In the continuing trial over the DePuy ASR metal-on-metal hip implant device, testimony keeps pointing to issues with the controversial device’s design. DePuy Orthopaedics is a unit of Johnson & Johnson. The trial under way, filed by Loren Kransky, is the first of some 10,000 similar cases.
Kransky’s attorney recently called McGill University professor, Dennis Bobyn, as an expert witness on the plaintiff’s behalf, said Bloomberg News. Bobyn, a biomedical engineering expert said the ASR was constructed with a number of design defects that led to implant failure at much greater rates than other devices. Bobyn testified in state court in Los Angeles.
“Because it has the geometry that it does, it is susceptible to changing shape as it is forced into a patient’s pelvis…. If I have a larger object that has to go into a smaller hole, something has to move,” Bobyn testified. According to Bloomberg News, at the time the DePuy ASR was recalled in 2010, Johnson & Johnson said that 12 percent of the implants failed within five years. Some 93,000 ASRs were involved in the global recall. This type of failure results in the need for so-called “revision” surgery, a painful, complex process in which the faulty device is surgically removed and a different device is implanted in its place.
The device is constructed with a metal ball that rests atop the femur and rotates in a cup. That cup is placed in the hip, explained Bloomberg News. Because of the device’s allegedly defective design, these metal components rub against one another during normal wear; that rubbing causes dangerous cobalt and chromium to shed into patients’ bodies, which can lead to serious health reactions. According to Bobyn’s testimony, said Bloomberg News, a number of issues with the cup contributed to the device’s defective design and ultimate failure; namely, the metal cup’s shape, which is smaller than a half-circle; the cup’s thin wall; and that the cup is constructed in one, not two, pieces.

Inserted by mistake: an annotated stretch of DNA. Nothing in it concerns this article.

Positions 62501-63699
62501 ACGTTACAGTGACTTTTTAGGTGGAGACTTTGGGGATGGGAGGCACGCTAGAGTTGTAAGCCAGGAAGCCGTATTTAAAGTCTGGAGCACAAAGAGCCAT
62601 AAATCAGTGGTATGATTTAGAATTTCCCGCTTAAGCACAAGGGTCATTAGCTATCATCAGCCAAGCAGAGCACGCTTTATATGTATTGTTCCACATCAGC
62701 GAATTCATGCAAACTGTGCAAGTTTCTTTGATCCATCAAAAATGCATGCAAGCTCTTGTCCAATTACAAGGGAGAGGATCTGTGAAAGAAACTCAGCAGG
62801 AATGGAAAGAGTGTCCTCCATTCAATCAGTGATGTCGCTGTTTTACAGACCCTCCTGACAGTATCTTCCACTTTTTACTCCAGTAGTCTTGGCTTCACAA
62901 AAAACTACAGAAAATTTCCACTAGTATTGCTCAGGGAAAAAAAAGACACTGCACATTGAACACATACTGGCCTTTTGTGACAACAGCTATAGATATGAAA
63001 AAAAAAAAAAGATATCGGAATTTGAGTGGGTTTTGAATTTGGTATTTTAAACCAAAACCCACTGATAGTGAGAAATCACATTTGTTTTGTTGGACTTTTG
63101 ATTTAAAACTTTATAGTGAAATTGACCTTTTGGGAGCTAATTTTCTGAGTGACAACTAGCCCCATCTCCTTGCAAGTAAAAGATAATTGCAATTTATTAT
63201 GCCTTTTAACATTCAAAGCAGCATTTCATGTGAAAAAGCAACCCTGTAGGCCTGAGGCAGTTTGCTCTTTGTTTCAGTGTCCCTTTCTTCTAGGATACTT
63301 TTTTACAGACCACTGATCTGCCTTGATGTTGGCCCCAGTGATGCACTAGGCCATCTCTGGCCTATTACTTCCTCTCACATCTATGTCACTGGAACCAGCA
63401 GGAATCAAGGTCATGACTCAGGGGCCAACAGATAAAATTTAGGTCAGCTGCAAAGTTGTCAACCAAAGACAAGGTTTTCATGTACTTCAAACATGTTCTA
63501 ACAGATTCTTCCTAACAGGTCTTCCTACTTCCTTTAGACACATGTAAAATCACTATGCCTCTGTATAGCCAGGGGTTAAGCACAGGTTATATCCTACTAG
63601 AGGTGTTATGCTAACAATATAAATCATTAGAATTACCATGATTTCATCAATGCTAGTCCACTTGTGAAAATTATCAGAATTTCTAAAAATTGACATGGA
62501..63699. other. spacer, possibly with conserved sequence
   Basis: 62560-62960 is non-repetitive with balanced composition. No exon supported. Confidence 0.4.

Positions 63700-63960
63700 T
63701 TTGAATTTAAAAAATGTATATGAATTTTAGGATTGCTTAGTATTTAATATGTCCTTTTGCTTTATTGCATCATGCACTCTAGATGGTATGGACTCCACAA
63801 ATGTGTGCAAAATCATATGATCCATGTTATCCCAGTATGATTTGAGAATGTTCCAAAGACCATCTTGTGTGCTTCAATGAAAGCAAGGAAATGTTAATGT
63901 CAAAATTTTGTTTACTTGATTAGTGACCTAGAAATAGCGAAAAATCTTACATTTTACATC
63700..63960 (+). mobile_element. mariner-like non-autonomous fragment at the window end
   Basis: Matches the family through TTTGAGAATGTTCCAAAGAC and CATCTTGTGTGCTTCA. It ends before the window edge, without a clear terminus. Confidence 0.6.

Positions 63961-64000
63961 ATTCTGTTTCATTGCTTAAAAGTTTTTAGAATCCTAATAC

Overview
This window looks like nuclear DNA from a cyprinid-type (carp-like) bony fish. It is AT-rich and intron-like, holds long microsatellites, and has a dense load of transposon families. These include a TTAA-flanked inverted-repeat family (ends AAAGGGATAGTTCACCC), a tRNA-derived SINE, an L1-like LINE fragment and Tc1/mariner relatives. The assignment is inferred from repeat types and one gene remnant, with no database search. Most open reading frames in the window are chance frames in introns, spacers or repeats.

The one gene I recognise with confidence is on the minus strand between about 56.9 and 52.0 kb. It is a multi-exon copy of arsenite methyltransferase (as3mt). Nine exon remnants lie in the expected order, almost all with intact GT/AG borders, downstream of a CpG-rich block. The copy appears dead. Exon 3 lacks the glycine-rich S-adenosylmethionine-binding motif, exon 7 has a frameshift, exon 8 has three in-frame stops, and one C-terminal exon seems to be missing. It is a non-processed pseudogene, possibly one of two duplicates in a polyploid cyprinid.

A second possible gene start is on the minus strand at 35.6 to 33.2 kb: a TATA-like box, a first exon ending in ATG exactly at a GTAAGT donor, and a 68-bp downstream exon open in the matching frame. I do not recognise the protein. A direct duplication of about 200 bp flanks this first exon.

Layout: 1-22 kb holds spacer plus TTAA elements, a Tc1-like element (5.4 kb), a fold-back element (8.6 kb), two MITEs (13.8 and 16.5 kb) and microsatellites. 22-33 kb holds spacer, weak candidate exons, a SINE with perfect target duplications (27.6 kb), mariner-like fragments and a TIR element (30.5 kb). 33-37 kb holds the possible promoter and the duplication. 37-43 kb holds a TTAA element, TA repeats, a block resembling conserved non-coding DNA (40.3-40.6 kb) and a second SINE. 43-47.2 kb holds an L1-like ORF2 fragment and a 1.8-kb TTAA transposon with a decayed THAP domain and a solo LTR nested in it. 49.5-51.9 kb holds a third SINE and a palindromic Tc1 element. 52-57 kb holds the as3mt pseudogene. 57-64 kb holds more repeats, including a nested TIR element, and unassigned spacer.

“Is it your opinion that the ASR hip implant has multiple design defects that alone or together cause it to fail at a much greater rate than other hip implants?” Kransky’s attorney asked Bobyn. Bobyn said it was, according to Bloomberg News. When asked if “any claimed benefits of the ASR were greatly outweighed by the risks of the implant” and if Kransky’s ASR implant was defective, “causing it to fail, generating excessive amount of cobalt and chromium wear debris.” Bobyn said, yes, those were his opinions, wrote Bloomberg News.
Bobyn also testified that the ASR was inferior to other hip devices, pointing out failure rates seen in other devices, such as a failure rate of 3.8 percent after 32 years in one device and a 2 percent failure rate in another device after five years, Bloomberg News said. Kransky’s attorney noted that an Australian national joint registry found that ASR’s failure rate exceeded 40 percent in the last year alone.
Prior to Bobyn’s testimony, jurors were shown a videotaped testimony from Paul Voorhost, a DePuy statistician. Voorhost said DePuy reviewed data that found that, at a Finland hospital, 28 percent of ASR hips failed. Also, data from a United Kingdom national joint registry in 2011 found that more than 27 percent of ASR hips failed just after seven years, Voorhost testified, wrote Bloomberg News.
Kransky’s lawsuit alleges that the DePuy ASR generated a toxic amount of chromium and cobalt ions into his body. This metal buildup allegedly led to complications that included blackened tissue and the need for him to undergo early revision surgery. Kransky, 65, from Montana, is a retired prison guard.
In an unprecedented move, the U.S. Food and Drug Administration (FDA) just announced that metal ion testing be conducted for all-metal hip replacement patients experiencing symptoms such as pain, swelling, or difficulty walking. In issuing these new guidelines, the agency also recommended diagnostic imaging and regular physical examinations be conducted, as well.